If you want to learn more about the history of Chinatown, you should visit the Chinese Historical Society. This building used to be the YMCA of Chinatown but is now transformed into a museum and cultural center that hosts exhibits that relate to the experience of the Chinese in San Francisco.
- Hours: Always open to visit
Chinatown has a lot of entries, but try to enter the neighborhood via the Dragon Gate, or at least visit this monument. This gate was a gift given in 1969. The quote in Chinese says, “All under heaven is for the good of people”.This much-photographed gate is the official entrance into Chinatown and just as an authentic entry gate, as seen in many Chinese towns.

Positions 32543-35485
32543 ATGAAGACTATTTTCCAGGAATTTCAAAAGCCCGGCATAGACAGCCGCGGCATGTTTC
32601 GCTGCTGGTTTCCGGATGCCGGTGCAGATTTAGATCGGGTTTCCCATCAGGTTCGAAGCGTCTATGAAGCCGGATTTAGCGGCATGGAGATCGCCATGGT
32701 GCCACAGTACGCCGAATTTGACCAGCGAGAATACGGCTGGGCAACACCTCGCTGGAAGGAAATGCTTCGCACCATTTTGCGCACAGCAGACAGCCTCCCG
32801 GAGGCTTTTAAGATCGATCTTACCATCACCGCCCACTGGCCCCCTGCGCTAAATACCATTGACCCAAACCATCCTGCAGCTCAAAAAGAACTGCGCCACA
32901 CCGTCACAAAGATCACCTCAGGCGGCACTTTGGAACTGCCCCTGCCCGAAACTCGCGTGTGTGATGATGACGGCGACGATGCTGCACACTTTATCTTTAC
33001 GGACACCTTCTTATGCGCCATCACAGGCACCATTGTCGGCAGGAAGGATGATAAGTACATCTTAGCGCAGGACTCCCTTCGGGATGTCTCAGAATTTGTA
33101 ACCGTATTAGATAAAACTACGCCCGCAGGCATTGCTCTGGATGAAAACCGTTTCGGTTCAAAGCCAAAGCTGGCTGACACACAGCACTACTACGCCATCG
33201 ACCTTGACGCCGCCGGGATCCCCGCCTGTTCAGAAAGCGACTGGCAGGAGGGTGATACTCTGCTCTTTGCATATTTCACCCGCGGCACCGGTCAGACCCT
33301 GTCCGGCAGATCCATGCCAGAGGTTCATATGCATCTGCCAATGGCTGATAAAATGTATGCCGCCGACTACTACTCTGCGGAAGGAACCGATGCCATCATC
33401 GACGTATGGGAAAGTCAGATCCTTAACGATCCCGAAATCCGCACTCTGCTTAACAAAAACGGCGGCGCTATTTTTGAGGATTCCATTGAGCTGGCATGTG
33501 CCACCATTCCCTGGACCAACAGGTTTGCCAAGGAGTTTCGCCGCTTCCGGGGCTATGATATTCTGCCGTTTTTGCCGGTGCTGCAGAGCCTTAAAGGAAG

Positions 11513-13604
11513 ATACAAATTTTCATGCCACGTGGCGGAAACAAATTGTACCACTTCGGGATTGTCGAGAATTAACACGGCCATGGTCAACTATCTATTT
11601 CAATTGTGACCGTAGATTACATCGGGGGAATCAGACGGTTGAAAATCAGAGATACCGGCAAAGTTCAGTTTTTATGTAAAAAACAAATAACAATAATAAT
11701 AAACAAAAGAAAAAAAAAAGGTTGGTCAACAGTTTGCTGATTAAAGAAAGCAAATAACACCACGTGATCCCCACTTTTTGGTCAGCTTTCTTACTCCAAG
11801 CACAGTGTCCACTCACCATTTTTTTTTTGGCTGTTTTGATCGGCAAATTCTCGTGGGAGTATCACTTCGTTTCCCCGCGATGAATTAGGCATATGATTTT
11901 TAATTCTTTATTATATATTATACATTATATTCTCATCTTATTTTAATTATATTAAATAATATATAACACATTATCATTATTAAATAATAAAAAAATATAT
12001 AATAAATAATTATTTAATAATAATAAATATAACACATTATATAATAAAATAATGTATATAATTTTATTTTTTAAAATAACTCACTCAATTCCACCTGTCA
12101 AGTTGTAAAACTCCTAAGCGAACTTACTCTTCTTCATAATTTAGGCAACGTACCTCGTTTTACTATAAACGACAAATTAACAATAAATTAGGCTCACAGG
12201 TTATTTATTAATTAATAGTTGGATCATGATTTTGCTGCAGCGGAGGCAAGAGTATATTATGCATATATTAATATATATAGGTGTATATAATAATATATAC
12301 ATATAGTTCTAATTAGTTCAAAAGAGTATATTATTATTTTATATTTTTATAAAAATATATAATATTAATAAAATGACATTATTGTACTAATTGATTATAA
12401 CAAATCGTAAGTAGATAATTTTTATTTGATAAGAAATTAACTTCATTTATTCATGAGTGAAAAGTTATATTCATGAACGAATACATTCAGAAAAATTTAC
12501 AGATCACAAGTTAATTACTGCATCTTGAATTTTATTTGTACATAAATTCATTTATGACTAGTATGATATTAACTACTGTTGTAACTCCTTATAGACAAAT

- Hours: Monday – Friday, 9am- 6:30pm
- Saturday – Sunday, 9am- 7pm
This factory is located in Ross Alley. What is so unique about this factory is that this is the first-ever fortune cookie factory! The fortune cookie was invented in San Francisco in 1918 by David Jung. So if you are interested to learn more about this story or you want to try a freshly baked fortune cookie, be sure to stop by this place!
- Hours: Daily, 10am- 3pm
This is the oldest Chinese temple in all of America, founded in 1852. The temple is dedicated to goddess Mazu who has a special place in the hearts of Chinese immigrants. This is because the goddess Mazu is the empress of Heaven (Tin How) who protects seafarers. The temple is filled with statues, lanterns, candles and offerings of fruit.
This small temple can be found on the third floor of 125 Waverly Place. The entry is free, but a donation would be highly appreciated.
How to get to Chinatown
Before you can explore Chinatown, you first have to get there. Luckily, Chinatown is conveniently located close to public transport. Here are a couple of options for you to get you to Chinatown: